First Karabakh Armenian convicted in Azerbaijan


On November 7, the Baku Military Court convicted a Karabakh Armenian man of committing "genocide" and illegal deportation and sentenced him to 15 years in prison.

Vagif Khachatryan, 68, is thus the first of a handful of Karabakh Armenians in Azerbaijani detention to be convicted. He is the only one that is not a former high-ranking official of the self-proclaimed Nagorno-Karabakh Republic.

He was also the first to be arrested. Khachaturyan was detained by Azerbaijani border guards in July at the newly constructed Lachin checkpoint. At that time, Nagorno-Karabakh was still inhabited by Armenians and was under Azerbaijani blockade. Khachatryan was due to have a heart operation in Yerevan and was one of a limited number of people being allowed passage through the checkpoint with the help of the International Committee of the Red Cross (ICRC).

Khachatryan was accused of committing war crimes against Azerbaijanis during the First Karabakh War, specifically during Armenian forces' seizure of the village of Meshali in Nagorno-Karabakh's Khojaly District on December 22, 1991. In that incident, 25 Azerbaijanis were reportedly killed and more than 350 were expelled.

Several survivors from Meshali were brought in as witnesses to Khachatryan's trial, and most claimed to recognize him. “They attacked civilians. Vagif, his brother, and others were also there. They hated Azerbaijanis. They said that the land and the village belonged to them and told us to leave. They poisoned and slaughtered our cattle in the meadow,” one former Meshali resident told the court.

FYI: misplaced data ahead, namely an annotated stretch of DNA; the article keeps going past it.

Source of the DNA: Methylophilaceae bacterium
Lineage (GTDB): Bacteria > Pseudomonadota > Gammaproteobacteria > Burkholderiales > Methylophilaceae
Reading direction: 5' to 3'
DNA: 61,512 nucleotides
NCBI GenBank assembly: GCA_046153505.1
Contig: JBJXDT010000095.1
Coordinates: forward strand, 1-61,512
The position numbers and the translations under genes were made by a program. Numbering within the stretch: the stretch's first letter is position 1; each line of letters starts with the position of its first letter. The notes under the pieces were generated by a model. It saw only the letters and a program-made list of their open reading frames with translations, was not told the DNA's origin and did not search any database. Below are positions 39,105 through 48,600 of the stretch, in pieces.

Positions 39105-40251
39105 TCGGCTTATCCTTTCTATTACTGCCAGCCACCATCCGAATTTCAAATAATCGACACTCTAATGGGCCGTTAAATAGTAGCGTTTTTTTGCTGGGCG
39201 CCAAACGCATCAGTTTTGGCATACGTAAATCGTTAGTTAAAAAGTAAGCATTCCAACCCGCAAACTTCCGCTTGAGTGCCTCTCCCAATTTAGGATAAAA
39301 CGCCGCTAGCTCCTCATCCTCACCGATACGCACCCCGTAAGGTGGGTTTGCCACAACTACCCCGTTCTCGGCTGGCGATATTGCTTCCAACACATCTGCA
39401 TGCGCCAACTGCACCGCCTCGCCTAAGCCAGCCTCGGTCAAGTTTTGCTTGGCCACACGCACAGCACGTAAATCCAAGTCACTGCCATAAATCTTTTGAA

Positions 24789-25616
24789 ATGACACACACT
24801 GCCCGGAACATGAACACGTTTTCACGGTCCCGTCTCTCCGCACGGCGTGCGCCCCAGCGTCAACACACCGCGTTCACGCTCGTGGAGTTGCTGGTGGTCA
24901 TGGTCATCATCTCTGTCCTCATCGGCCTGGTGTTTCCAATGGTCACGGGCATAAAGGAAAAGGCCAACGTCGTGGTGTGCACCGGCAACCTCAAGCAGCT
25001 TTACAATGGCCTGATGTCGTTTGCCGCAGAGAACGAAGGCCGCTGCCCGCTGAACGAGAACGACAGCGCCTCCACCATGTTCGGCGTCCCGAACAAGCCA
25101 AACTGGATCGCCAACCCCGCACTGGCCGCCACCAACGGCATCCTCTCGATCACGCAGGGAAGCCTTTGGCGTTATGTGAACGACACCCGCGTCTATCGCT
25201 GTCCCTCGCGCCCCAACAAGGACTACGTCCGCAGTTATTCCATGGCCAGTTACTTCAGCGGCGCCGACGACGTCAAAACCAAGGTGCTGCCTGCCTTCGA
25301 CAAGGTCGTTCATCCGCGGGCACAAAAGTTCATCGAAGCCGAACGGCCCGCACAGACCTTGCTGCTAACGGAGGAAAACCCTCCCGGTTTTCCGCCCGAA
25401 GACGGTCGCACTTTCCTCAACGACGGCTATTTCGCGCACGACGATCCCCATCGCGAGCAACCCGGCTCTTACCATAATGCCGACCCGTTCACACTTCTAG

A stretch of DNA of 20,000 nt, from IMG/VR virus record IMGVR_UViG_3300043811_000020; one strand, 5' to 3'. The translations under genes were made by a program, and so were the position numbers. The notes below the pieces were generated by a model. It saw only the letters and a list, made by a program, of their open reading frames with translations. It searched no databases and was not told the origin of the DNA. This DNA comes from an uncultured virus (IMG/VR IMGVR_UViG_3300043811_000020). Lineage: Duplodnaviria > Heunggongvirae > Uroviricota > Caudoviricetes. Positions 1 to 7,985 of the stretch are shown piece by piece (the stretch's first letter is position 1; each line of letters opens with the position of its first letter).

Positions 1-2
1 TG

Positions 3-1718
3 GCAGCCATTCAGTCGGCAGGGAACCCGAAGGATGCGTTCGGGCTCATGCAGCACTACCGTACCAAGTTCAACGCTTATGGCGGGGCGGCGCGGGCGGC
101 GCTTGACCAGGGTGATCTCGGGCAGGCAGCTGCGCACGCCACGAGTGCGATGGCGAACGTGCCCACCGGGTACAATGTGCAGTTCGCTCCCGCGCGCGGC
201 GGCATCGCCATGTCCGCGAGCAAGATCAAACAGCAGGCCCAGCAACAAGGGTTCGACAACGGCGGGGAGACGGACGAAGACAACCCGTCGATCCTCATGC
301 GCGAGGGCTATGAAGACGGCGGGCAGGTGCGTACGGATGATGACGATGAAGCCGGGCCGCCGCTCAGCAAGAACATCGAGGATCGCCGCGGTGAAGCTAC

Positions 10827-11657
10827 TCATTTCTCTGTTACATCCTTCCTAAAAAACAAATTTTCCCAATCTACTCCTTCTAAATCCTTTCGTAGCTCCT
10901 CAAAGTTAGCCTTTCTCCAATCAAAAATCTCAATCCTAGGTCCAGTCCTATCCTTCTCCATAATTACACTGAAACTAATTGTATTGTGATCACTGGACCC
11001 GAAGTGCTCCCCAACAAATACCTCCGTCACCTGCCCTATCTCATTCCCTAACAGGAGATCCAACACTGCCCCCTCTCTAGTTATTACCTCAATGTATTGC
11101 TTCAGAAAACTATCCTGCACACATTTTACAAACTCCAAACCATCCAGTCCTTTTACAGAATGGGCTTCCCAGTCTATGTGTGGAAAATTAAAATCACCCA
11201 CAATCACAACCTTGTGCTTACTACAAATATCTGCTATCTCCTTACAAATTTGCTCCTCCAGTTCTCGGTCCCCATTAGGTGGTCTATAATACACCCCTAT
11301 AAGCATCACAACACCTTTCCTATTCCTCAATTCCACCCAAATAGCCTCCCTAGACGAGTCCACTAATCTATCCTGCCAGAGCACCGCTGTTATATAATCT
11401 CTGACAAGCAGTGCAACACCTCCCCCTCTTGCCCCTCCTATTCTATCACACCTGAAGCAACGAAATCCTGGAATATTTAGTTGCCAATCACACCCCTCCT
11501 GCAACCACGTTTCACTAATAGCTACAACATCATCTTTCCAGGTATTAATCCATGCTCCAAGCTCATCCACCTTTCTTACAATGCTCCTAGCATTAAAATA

Khachatryan denied his involvement in the Meshali events and claimed that he only worked in provisions in the rear during the war. “I didn’t participate in events in the Meshali village, but I’m sorry for whatever happened to the Azerbaijani people from our side,” he said.

Khachatryan is a native of the village of Patara, which is about six kilometers from the site of the alleged atrocity.

The 15-year sentence was the maximum possible. Azerbaijani law envisages a maximum sentence of life in prison for war crimes but prohibits life sentencing for those over 65.

Armenia's Foreign Ministry said the trial was a mockery of justice that went against the norms of international humanitarian law.

Khachatryan was the only Karabakh Armenian to be arrested and charged prior to Azerbaijan's lightning offensive to retake all of Nagorno-Karabakh on September 19-20. That operation, followed by the surrender of the Karabakh army and the dissolution of its government structures, triggered the flight of the region's Armenian population.

During that exodus, Azerbaijan arrested eight former high-ranking officials of the Nagorno-Karabakh Republic, including its last three presidents.

They face various charges including terrorism and separatism. Their trials have yet to start.